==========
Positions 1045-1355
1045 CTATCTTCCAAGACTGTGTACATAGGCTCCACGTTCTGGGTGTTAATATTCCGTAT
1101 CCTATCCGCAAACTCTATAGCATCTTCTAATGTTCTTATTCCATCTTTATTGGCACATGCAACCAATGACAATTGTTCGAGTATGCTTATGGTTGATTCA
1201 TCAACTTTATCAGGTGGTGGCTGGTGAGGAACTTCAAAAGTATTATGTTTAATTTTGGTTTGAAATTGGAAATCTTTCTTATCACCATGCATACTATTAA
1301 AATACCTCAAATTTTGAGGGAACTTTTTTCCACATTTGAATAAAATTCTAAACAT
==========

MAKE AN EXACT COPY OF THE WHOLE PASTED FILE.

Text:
Positions 1045-1355
1045 CTATCTTCCAAGACTGTGTACATAGGCTCCACGTTCTGGGTGTTAATATTCCGTAT
1101 CCTATCCGCAAACTCTATAGCATCTTCTAATGTTCTTATTCCATCTTTATTGGCACATGCAACCAATGACAATTGTTCGAGTATGCTTATGGTTGATTCA
1201 TCAACTTTATCAGGTGGTGGCTGGTGAGGAACTTCAAAAGTATTATGTTTAATTTTGGTTTGAAATTGGAAATCTTTCTTATCACCATGCATACTATTAA
1301 AATACCTCAAATTTTGAGGGAACTTTTTTCCACATTTGAATAAAATTCTAAACAT